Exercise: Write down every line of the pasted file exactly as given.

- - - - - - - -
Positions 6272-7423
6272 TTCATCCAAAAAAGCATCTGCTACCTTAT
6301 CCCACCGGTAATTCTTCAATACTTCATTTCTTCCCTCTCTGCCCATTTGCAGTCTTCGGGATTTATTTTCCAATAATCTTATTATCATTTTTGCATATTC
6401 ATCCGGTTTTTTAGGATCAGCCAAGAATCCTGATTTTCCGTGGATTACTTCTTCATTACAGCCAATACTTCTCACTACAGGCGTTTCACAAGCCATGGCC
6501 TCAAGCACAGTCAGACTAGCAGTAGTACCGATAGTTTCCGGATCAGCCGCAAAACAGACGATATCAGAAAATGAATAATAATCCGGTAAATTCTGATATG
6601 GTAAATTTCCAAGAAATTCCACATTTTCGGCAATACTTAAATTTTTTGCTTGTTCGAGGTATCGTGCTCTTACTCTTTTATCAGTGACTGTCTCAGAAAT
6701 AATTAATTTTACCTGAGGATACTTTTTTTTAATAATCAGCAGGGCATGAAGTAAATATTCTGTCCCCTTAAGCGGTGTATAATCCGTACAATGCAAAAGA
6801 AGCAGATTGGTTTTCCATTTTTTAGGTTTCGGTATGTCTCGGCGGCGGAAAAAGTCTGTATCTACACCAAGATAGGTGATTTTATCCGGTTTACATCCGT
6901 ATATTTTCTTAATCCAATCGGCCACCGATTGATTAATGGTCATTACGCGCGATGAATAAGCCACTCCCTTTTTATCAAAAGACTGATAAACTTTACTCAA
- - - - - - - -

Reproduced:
Positions 6272-7423
6272 TTCATCCAAAAAAGCATCTGCTACCTTAT
6301 CCCACCGGTAATTCTTCAATACTTCATTTCTTCCCTCTCTGCCCATTTGCAGTCTTCGGGATTTATTTTCCAATAATCTTATTATCATTTTTGCATATTC
6401 ATCCGGTTTTTTAGGATCAGCCAAGAATCCTGATTTTCCGTGGATTACTTCTTCATTACAGCCAATACTTCTCACTACAGGCGTTTCACAAGCCATGGCC
6501 TCAAGCACAGTCAGACTAGCAGTAGTACCGATAGTTTCCGGATCAGCCGCAAAACAGACGATATCAGAAAATGAATAATAATCCGGTAAATTCTGATATG
6601 GTAAATTTCCAAGAAATTCCACATTTTCGGCAATACTTAAATTTTTTGCTTGTTCGAGGTATCGTGCTCTTACTCTTTTATCAGTGACTGTCTCAGAAAT
6701 AATTAATTTTACCTGAGGATACTTTTTTTTAATAATCAGCAGGGCATGAAGTAAATATTCTGTCCCCTTAAGCGGTGTATAATCCGTACAATGCAAAAGA
6801 AGCAGATTGGTTTTCCATTTTTTAGGTTTCGGTATGTCTCGGCGGCGGAAAAAGTCTGTATCTACACCAAGATAGGTGATTTTATCCGGTTTACATCCGT
6901 ATATTTTCTTAATCCAATCGGCCACCGATTGATTAATGGTCATTACGCGCGATGAATAAGCCACTCCCTTTTTATCAAAAGACTGATAAACTTTACTCAA